The Magazine

The Incredible Shrinking Army

From the May 24, 2004 issue: It's even worse than you think.

May 24, 2004, Vol. 9, No. 35 • By FREDERICK W. KAGAN
Widget tooltip
Single Page Print Larger Text Smaller Text Alerts

Editor's note: In light of further reporting that the Pentagon has sent OPFOR to Iraq, we post Frederick W. Kagan's article of two weeks ago.

FOR MONTHS, it has been obvious that the United States needs more forces in Iraq, and that the Army is not large enough to sustain even the current level of deployment in Iraq. The Pentagon, however, has consistently refused to face reality. Secretary of Defense Donald Rumsfeld, abetted by the senior military leadership, has instead been playing a shell game with American troops. The decision some weeks ago to keep 135,000 soldiers in Iraq was described as an "increase," because the administration had been planning to send 20,000 of them home. The same Orwellian logic is being applied once again, this time to the Army as a whole.

Bills before Congress now propose "increasing" the Army by "30,000" troops over the next three or four years, but this "increase" is just as ephemeral as the "increase" in American troops in Iraq. The Army's current authorized end-strength equals 482,000 active soldiers. The crisis in Iraq and the war on terror in general have already led Congress to allow the Army to maintain a somewhat higher strength and finish this fiscal year with 501,300 soldiers. The congressional proposals would grant a temporary three-year increase in authorized end-strength to 512,000. It is true that the overall difference in authorized end-strengths is 30,000 soldiers. It is also true that the Army desperately needs congressional approval to fill its ranks even at the current level, since more than 6,000 soldiers are being kept in the Army only because of the "stop-loss" now in place. As soon as that stop-loss is lifted, many of those soldiers will leave. What is not true, however, is that the congressional proposals will increase the number of soldiers now in the army by 30,000. The actual increase will be fewer than 10,700 bodies, gained gradually over the course of several years. This measure is a trivial palliative compared with the Army's actual needs.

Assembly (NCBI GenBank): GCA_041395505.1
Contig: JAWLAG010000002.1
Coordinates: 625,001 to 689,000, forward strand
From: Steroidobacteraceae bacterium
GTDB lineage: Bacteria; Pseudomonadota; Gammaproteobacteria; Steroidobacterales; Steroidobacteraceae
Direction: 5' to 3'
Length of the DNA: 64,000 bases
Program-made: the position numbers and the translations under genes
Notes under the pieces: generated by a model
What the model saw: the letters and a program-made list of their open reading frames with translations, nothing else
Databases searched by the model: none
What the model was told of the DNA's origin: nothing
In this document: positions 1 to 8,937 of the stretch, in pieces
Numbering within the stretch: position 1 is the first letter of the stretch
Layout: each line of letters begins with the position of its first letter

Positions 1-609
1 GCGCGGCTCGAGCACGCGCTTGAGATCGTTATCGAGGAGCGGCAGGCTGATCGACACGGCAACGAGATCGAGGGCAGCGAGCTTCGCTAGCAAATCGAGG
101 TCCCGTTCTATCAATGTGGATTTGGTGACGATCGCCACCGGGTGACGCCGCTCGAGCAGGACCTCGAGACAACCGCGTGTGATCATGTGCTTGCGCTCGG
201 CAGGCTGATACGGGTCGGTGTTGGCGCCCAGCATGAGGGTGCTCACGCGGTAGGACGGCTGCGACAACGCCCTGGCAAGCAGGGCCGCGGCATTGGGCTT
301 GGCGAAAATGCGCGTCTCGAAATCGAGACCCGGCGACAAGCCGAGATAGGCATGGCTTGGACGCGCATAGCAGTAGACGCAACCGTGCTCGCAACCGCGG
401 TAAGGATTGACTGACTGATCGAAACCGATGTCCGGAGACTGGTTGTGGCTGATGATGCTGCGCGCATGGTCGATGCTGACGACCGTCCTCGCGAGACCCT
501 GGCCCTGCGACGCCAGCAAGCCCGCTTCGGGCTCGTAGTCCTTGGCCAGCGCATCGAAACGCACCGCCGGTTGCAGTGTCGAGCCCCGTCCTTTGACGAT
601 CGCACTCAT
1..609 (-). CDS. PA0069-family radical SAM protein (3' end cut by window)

Worse yet, rumors are now swirling that one of two maneuver squadrons (battalions) of the 11th Armored Cavalry Regiment will soon deploy from Fort Irwin, California, to Afghanistan, and two of the three companies of the 1st Battalion of the 509th Infantry Regiment will travel from Fort Polk, Louisiana, to Iraq. These units are the permanent "opposing forces," or OPFOR, at the National Training Center and the Joint Readiness Training Center respectively. Their sole mission is to prepare other Army units for deployment to Iraq, Afghanistan, or wherever the nation needs them. Throughout the year, units from all over the Army go to the NTC and the JRTC and run field exercises trying to defeat the OPFOR in "laser-tag" simulations using real weapons and equipment. The training those units receive is only as good as the OPFOR makes it, since soldiers would learn little fighting an incompetent opponent.

Over the years, these units have performed their job superbly, and they are one of the major reasons for the high quality of Army forces in the field today. Both units have served as OPFORs for more than a decade, and they have become the premier training units in the world. Units replacing them will not be able to match their level of skill and experience for a long time. As a result, the level of training in the Army will be degraded, and Army forces deploying to Iraq and Afghanistan will be less well prepared. This decision is incredibly shortsighted. It mortgages the future to pay for past and present failings. It is symptomatic, however, of the sort of damage the Army is suffering on a day-to-day basis because of the inadequacy of its end-strength.

The question is often asked, Can we really build up the Army now through a volunteer system? Would we not have to restore the draft to increase the force? The answer is that we can certainly recruit more soldiers. Amazingly, recruitment has not suffered significantly from the war or the impositions on soldiers today. But additional troops will not be picked up instantly. It takes time to recruit and train new soldiers. This is why we should make haste. The longer we delay, the longer it will take before any relief comes into sight for our weary and overworked soldiers.

Instead of providing for such relief, congressmen, often claiming to be bold, are proposing budgetary band-aids, while the secretary of defense justifies their claims by steadfastly objecting even to those band-aids. This behavior is difficult to comprehend in an administration that took office promising that help was on the way to a military starved by the Clinton administration. Yet even today, with the Army at the breaking point and Iraq on the edge of catastrophe, there is no help coming from the Bush administration.

Frederick W. Kagan is a military historian and the coauthor of While America Sleeps.